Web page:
People should stay away from a humpback whale carcass washed up on a remote beach north of Dunedin, the Department of Conservation says.
The 9.7-meter-long juvenile humpback whale was first spotted off the coast of Warrington a fortnight ago.
A week ago it washed up on a beach near Omimi.
Department of Conservation biodiversity warden Jim Fyfe said it would likely remain on the beach as it disintegrated.
“The decomposition of whales can be a health risk because they are mammals and carry bacteria and diseases that can be transmitted to humans.”
People should stay away from the whale to respect the privacy of neighboring landowners and because of the health risks it poses, he said.
The most direct access to the beach is on private property and the landowners were unable to accommodate people who wanted access to see the whale.
The whale was left to decompose because the site was difficult to access by land or water, meaning it was impractical to remove or bury the carcass.
Surfers and swimmers should be aware that the carcass also increases the risk of shark encounters in the wider area, such as at Warrington Beach and nearby surfing beaches.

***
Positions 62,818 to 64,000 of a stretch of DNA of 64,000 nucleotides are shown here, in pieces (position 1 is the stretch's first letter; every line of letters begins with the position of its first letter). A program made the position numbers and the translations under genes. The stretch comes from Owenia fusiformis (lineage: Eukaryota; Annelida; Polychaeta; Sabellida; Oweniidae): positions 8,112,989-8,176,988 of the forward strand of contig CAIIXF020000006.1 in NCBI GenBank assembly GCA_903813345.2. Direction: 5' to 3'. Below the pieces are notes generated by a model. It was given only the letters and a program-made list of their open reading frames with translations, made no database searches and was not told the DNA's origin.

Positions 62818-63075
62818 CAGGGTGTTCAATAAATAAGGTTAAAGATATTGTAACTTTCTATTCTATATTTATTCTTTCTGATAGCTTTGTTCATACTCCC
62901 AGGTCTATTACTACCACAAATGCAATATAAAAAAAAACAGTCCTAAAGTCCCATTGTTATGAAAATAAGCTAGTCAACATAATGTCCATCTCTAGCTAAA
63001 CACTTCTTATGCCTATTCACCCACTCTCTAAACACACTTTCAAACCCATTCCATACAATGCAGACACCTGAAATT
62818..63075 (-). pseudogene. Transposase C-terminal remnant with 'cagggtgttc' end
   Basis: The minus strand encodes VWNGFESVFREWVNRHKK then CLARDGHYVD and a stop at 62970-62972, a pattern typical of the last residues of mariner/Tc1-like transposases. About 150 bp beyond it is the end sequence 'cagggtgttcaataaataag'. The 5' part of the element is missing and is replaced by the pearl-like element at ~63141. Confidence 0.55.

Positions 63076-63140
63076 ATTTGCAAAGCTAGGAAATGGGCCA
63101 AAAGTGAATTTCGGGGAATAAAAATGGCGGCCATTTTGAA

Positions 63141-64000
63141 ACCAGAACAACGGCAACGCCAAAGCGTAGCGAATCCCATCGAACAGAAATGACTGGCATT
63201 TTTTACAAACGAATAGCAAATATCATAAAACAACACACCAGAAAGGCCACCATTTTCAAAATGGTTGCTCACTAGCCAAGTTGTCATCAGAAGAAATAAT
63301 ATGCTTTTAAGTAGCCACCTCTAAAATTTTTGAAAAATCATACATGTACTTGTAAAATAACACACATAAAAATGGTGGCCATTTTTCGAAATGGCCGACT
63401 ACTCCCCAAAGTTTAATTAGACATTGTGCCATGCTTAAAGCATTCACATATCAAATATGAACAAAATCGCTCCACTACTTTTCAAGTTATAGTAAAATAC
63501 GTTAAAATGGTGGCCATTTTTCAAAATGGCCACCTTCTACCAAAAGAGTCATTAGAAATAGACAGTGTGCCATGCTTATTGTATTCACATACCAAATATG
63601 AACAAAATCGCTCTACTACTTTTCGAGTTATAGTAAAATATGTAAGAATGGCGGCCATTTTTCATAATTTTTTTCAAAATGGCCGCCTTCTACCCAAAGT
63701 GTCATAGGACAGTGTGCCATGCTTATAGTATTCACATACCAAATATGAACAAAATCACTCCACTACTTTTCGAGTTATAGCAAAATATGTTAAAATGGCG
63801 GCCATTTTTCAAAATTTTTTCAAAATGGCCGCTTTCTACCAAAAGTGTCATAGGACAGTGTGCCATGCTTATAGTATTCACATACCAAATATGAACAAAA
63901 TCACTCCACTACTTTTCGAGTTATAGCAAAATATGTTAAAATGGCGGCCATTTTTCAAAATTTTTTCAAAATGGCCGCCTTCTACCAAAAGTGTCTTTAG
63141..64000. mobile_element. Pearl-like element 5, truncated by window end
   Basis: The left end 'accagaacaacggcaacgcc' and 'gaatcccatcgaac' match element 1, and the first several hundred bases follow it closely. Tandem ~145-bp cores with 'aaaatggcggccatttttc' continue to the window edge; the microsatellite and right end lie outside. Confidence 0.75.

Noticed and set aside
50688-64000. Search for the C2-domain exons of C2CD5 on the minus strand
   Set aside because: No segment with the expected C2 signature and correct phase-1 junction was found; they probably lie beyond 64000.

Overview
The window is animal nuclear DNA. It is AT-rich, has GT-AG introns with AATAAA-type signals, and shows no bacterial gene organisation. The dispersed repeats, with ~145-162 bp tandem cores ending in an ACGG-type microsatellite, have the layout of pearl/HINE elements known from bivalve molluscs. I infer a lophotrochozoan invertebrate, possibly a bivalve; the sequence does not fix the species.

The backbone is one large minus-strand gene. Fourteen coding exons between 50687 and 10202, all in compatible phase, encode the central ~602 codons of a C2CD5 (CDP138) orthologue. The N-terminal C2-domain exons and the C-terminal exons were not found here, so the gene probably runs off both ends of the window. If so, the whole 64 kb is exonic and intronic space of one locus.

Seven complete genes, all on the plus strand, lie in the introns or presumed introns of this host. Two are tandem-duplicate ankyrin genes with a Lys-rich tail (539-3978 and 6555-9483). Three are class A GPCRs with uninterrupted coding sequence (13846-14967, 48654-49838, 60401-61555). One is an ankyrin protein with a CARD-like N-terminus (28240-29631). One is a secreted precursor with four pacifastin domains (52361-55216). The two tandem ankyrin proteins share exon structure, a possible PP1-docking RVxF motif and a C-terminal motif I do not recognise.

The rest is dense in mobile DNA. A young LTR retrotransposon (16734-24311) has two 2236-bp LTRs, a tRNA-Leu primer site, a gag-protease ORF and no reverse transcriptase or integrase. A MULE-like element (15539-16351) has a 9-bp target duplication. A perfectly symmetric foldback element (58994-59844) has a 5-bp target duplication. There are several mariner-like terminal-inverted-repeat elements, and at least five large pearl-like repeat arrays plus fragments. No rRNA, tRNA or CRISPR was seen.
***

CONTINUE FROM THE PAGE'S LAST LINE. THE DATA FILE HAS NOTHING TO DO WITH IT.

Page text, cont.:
“While we haven’t seen evidence of increased shark activity in the area, research has shown that sharks can stay close to beached whale carcasses in search of food,” Fyfe said.
The department and Kati Huirapa Rūnaka ki Puketeraki, the local rūnaka, would monitor the whale’s decomposition, which could take several months.
Department staff are expected to meet with the Warrington Surf Life Saving Club in the run up to the summer to discuss the risks.
A TBEN sample was taken from the whale and the cause of death was unknown, Fyfe said.
Humpback whales could be found off the coast of Otago between May and July, as they migrate north away from the cold Antarctic waters. However, it was unusual for them to wash off.